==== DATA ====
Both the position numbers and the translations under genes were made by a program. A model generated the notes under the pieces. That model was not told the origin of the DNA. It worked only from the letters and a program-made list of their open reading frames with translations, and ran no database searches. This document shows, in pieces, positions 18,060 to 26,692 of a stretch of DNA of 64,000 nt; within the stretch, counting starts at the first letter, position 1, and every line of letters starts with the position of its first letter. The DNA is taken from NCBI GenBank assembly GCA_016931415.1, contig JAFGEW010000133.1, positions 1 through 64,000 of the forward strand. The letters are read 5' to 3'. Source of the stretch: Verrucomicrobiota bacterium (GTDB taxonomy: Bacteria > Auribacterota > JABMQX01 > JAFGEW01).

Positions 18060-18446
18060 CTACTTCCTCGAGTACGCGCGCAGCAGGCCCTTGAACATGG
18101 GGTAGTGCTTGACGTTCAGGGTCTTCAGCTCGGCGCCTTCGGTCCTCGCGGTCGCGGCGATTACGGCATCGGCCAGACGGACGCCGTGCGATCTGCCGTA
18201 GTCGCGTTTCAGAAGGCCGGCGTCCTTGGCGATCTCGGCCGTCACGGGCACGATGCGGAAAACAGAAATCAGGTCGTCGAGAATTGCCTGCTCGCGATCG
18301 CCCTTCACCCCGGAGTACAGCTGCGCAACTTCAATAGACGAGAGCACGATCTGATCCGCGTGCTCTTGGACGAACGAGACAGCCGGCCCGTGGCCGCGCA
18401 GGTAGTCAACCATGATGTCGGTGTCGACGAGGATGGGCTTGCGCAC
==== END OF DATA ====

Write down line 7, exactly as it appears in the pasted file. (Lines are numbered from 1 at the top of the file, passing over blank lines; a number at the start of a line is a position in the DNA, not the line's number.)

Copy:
18401 GGTAGTCAACCATGATGTCGGTGTCGACGAGGATGGGCTTGCGCAC